The foundation also recognizes the value of education. Lord Loomba said, “Rual India is hardest hit. There the widows are poor and undereducated.” In India alone, the Loomba Foundation has provided educational scholarships, for a minimum of five years or longer, to over 9,000 children of widows, and supported over 50,000 family members.
Equally as impressive are the number of notable individuals who have lent their support to the foundation. Lord Loomba has garnered the respect from political figures and celebrities, such as Cherie Blair, CBE, QC, His Excellency Ranjan Mathai, Sir Richard Branson, Yoko Ono, and Sir James Bevan KCMG.
There are vey few who have Lord Loomba’s spirit of generosity and passion for those who are first to be overlooked. He has embodied the change he wishes for the world to be.
To Learn More About The Loomba Foundation’s Punjab Sewing Machine Project, follow this link, theloombafoundation.org/helping-5000-widows-punjab-project-goes-live/
You can read Lord Loomba’s blog here theloombafoundation.org/blog/
Published in Huffintington Post Impact on 11/21/2014
Oprah Winfrey is on tour with her own version of a rockstar band that includes influential people she calls trailblazers. These trailblazers are: Dr. Deepak Chopra (select cities), Mark Nepo (select cities), Elizabeth Gilbert, Rob Bell, and Iyanla Vanzant. Her tour includes a two-day weekend called The Life You Want Weekend, complete with an interactive “O Town.” The “theme songs” of this tour are ones of courage, wisdom, clarity, gratitude, and unbounded positivity.
This tour has six remaining cities on their schedule, and I had the privilege of attending the one in Auburn Hill, Michigan. For hundreds of women in attendance, seeing Oprah was on their bucket list. Throughout the weekend, I heard dozens of woman say that hearing Oprah speak was a lifetime dream coming true.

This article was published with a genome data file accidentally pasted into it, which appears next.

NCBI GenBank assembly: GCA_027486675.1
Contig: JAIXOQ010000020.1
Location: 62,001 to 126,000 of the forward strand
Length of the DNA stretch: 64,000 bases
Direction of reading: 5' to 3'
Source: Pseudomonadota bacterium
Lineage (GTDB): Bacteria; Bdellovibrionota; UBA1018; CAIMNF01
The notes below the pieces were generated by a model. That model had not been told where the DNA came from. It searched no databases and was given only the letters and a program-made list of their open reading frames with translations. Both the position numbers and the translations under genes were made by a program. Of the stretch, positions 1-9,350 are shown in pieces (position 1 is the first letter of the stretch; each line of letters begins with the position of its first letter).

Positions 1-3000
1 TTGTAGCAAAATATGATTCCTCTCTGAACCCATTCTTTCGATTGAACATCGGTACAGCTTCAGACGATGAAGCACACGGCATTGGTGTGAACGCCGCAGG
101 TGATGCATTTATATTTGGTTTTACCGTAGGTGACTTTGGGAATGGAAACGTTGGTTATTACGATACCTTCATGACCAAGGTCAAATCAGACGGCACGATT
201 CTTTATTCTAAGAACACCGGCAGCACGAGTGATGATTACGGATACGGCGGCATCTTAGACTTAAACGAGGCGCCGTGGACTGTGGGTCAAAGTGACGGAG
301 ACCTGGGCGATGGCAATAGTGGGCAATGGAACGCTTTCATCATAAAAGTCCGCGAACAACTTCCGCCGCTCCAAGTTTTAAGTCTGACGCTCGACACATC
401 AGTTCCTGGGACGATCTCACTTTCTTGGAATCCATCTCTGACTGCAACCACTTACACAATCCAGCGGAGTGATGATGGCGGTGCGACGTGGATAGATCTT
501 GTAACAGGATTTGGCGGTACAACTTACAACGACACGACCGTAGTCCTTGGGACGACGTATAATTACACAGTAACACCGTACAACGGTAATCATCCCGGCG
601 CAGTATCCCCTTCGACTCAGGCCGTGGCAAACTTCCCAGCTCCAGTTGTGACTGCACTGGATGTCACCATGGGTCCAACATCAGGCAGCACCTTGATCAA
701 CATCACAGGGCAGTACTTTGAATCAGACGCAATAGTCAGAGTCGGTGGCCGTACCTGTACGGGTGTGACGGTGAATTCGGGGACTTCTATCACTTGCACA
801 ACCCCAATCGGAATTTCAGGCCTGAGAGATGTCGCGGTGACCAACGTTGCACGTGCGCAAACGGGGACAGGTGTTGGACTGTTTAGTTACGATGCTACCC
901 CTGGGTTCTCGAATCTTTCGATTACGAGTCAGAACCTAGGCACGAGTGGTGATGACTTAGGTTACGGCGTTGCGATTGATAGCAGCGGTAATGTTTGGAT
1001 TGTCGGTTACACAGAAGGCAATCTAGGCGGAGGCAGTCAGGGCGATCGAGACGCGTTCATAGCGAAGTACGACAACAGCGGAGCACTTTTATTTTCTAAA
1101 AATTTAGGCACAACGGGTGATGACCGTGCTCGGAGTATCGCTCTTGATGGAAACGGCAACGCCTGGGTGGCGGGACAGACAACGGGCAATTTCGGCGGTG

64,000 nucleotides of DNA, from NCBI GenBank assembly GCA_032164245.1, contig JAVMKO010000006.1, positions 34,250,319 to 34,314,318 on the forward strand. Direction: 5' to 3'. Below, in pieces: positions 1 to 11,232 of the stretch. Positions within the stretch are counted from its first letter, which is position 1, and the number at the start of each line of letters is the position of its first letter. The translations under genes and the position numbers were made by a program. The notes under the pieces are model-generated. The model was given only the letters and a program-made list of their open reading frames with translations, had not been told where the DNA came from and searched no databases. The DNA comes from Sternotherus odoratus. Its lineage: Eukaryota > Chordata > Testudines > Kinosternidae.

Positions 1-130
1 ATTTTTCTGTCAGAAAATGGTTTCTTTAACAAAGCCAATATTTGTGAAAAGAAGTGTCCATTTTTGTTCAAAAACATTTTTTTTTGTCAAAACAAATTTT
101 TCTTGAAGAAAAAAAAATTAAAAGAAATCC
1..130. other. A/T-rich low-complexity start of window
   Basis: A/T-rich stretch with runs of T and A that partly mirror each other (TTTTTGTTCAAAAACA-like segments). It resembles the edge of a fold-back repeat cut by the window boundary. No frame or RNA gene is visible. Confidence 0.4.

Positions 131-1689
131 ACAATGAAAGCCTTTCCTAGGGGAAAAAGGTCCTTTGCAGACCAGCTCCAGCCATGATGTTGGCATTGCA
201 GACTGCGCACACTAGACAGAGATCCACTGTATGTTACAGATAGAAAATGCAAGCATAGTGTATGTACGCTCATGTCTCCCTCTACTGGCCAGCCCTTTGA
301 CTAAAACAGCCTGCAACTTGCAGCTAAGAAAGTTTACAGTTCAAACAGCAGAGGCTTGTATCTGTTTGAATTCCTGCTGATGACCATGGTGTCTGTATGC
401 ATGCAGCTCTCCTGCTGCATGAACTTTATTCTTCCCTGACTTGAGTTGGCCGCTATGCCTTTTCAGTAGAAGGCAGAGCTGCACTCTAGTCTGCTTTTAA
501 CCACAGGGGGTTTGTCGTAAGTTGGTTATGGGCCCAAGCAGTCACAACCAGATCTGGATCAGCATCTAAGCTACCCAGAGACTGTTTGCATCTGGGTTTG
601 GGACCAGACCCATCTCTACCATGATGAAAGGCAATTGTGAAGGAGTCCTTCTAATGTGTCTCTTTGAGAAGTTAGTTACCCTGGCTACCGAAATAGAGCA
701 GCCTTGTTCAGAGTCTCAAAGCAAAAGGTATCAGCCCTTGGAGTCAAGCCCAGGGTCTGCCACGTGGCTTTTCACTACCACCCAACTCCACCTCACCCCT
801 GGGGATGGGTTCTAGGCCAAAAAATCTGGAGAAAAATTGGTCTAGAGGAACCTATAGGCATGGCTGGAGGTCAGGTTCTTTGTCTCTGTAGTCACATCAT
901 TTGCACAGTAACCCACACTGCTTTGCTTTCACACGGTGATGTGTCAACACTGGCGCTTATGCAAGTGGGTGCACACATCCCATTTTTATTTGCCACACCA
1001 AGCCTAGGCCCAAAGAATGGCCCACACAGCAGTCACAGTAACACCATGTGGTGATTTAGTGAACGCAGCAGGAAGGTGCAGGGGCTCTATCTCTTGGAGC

Oprah was mesmerizing and brilliant. On Friday evening, when she took the stage there was silence. For two hours, she spoke with brutal honesty and humor, reflecting on her painful childhood, enormous career, and the people who molded her along the way. Oprah explained the conscious decision that she made to direct her television program away from rubbish and hate. She decided to use her valuable television platform for a greater good, and to help empower those seeking wisdom.
Each of the trailblazers took the on stage day two, and Oprah spoke throughout it. They shared their personal stories, and how they followed their passion. This wasn’t a superficial workshop. All the speakers acknowledged that life is messy and cluttered. Unplanned and unwanted things occur because this is a part of life, but learning how to transform these things is crucial. If you are stuck and frustrated, it may be because you’re looking for an easy out. Transformation takes hard work, and you are the only one that can do this work.
Five Things I Learned From The Life You Want Weekend :
1. Everyone wants to know that they matter. One’s status in society doesn’t make them immune to this. Oprah said that after an interview was taped, a criminal and very famous people would often wonder the same thing. They wanted to know if their interview was okay. What they really wanted to know Oprah said is, “Did you hear what I said?” Everyone wants their voice to be heard and acknowledged.